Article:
On our return trip from the Top End we came south from the Savannah Way (Gulf Country) in far NW Queensland down through Lawn Hill, Mt Isa, Boulia, Birdsville and then down the Birdsville Track to Marree.  We continued south down the west side of the Flinders Ranges skirting the bottom end of the Flinders before finally heading East and home to Eastern Victoria. The north-south section of this route follows a direct line from the Gulf of Carpentaria to Spencer Gulf in South Australia.

The 517km Birdsville Track runs north-south and passes through the Sturt Stoney Desert at the top end, the Strzelecki Desert and along the Eastern edge of the Tirari Desert. The Track crosses flood plains, gibber plains, sand dune country and a low range of hills just north of Mungerannie (a cattle station homestead offering camping and fuel etc) and further south, the famous Cooper Creek. The Track is a good earth road these days however it can be closed and impassable after even relatively small amounts of rain.

Along the Birdsville Track we did a short side trip up the southern end of the Inside Track to look at the bottom end of the Goyder Lagoon - a huge floodplain of the Diamantina River. The Inside Track crosses an elevated gibber plain before abruptly dropping down to the flood plain where access via the track ended in flooded lignum – the Inside Track is often closed due to flooding. The Goyder Lagoon is a designated Important Bird Area (IBA) – for IBA details see:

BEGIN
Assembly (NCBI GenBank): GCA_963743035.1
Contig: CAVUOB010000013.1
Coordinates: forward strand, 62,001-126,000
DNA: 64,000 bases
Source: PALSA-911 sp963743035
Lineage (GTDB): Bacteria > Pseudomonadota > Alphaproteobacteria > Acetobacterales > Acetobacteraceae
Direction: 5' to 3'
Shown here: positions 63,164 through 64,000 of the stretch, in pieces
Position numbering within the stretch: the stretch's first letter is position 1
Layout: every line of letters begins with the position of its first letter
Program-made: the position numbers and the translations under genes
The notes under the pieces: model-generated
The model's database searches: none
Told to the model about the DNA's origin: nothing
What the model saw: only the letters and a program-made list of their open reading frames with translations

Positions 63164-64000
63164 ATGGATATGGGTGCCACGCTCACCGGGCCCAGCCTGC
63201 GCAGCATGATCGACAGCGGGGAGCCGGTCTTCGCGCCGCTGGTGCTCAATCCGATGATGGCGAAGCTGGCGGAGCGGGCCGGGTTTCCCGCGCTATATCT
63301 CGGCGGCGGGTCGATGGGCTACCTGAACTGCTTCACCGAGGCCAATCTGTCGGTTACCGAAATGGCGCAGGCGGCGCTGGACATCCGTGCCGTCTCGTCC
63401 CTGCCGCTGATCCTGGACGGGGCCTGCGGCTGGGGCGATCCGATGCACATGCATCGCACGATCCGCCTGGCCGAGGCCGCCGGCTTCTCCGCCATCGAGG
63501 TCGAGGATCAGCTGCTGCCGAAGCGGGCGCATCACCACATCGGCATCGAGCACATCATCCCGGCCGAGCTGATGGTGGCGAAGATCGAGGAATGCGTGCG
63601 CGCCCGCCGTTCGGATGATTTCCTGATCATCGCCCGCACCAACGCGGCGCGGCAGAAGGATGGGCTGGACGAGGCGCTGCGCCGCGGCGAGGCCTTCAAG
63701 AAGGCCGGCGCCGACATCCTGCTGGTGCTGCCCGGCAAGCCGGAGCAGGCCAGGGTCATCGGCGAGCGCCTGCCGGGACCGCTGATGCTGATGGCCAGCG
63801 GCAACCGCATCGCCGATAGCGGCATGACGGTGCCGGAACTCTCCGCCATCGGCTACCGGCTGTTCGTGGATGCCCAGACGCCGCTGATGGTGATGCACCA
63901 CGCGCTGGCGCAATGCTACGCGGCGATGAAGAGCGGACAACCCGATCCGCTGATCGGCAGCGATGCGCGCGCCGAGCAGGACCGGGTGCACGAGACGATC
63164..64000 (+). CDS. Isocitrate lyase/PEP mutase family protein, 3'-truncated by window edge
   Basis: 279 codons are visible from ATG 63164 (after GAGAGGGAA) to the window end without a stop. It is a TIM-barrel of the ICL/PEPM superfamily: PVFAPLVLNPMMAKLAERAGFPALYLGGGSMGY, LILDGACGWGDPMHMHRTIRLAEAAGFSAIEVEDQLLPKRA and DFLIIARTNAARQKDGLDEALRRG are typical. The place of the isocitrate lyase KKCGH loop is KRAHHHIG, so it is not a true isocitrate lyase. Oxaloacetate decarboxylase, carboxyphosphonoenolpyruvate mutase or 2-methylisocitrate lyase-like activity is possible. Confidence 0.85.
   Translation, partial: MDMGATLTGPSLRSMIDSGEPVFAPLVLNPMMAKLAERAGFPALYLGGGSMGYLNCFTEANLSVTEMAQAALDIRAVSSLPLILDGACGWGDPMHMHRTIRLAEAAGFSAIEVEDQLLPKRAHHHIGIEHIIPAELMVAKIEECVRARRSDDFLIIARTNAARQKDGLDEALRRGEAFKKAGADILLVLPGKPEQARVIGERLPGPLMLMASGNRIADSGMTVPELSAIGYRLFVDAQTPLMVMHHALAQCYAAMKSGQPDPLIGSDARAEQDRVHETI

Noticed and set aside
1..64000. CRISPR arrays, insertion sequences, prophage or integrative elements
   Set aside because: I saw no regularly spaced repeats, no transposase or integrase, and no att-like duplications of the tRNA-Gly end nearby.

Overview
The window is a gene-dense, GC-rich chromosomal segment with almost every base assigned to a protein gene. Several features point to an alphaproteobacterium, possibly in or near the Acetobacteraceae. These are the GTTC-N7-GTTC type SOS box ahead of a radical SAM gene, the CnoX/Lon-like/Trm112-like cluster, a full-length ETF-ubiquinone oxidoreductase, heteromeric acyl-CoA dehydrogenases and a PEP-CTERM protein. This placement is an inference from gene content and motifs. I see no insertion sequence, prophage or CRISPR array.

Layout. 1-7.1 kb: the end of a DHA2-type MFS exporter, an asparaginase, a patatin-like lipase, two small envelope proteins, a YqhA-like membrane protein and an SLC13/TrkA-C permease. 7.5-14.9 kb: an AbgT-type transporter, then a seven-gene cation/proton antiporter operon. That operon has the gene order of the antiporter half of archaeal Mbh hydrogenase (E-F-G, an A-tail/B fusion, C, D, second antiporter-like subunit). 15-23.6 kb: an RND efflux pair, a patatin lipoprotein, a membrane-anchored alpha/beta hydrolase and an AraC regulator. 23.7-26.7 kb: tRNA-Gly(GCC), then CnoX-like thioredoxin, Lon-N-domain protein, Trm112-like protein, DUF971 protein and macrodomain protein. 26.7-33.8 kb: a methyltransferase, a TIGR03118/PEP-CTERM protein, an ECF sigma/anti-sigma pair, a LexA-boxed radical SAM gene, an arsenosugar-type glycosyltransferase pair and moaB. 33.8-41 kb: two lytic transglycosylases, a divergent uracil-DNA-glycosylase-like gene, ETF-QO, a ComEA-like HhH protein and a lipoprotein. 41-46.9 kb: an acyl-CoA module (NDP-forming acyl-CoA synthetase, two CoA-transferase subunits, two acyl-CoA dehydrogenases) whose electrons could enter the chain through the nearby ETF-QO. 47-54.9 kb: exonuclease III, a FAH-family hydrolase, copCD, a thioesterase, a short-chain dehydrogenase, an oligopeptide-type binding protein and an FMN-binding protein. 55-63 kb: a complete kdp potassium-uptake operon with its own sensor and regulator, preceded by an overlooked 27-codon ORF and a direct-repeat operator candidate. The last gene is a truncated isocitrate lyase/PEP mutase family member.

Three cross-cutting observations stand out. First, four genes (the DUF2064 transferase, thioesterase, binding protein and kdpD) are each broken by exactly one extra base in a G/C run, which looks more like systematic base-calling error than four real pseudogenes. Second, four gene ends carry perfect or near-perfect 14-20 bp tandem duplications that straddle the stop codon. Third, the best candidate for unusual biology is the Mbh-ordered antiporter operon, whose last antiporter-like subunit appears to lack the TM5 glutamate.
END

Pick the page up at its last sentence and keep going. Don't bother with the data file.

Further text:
Crossing a gibber plain on the Inside Track heading to the south end of the Goyder Lagoon.

The Goyder Lagoon when flooded, as it is now, is more or less inaccessible, so after a good look around we headed back to the Birdsville Track.

End of the road – Goyder Lagoon – the track continues north through the lignum.

While our main objective was to head home, we planned to spend a few days in the Tirari Desert on our way down the Birdsville Track. Many will not have heard of the Tirari Desert or know much about it, so keep reading and you will soon find out.

The following photo is from Google Maps with satellite images turned on. It shows a big-picture image of the area where the Tirari Desert is located. Down the right hand side (East side) of the photo, the Birdsville Track can be seen in yellow. The Warburton Creek snakes across the top middle half of the image joining the Macumba River from the west before turning south to enter the top end of Kati Thanda (Lake Eyre North) which can be seen at the bottom left half of the image.  The Tirari Desert is mostly a sand dune desert bounded by the Birdsville Track in the East (the Strzelecki Desert lies to the East of the Birdsville Track), Simpson Desert to the North and Kati Thanda on the West side. Another feature visible in the photo are the multitude of ephemeral lakes and the so called parallel sand dunes.